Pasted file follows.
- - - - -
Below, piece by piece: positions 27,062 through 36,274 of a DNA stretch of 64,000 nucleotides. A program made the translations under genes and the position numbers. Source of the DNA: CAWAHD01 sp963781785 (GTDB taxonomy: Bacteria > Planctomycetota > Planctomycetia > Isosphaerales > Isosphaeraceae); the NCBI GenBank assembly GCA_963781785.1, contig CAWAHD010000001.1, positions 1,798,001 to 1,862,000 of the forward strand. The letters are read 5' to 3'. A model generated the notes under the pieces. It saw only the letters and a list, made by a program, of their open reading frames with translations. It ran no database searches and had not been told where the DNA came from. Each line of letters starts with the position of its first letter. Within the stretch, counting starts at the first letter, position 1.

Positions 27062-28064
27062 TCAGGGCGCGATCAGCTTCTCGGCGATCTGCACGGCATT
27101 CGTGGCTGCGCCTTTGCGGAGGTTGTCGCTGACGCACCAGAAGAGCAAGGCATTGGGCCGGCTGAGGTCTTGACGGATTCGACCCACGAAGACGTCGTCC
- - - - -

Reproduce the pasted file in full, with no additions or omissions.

Below, piece by piece: positions 27,062 through 36,274 of a DNA stretch of 64,000 nucleotides. A program made the translations under genes and the position numbers. Source of the DNA: CAWAHD01 sp963781785 (GTDB taxonomy: Bacteria > Planctomycetota > Planctomycetia > Isosphaerales > Isosphaeraceae); the NCBI GenBank assembly GCA_963781785.1, contig CAWAHD010000001.1, positions 1,798,001 to 1,862,000 of the forward strand. The letters are read 5' to 3'. A model generated the notes under the pieces. It saw only the letters and a list, made by a program, of their open reading frames with translations. It ran no database searches and had not been told where the DNA came from. Each line of letters starts with the position of its first letter. Within the stretch, counting starts at the first letter, position 1.

Positions 27062-28064
27062 TCAGGGCGCGATCAGCTTCTCGGCGATCTGCACGGCATT
27101 CGTGGCTGCGCCTTTGCGGAGGTTGTCGCTGACGCACCAGAAGAGCAAGGCATTGGGCCGGCTGAGGTCTTGACGGATTCGACCCACGAAGACGTCGTCC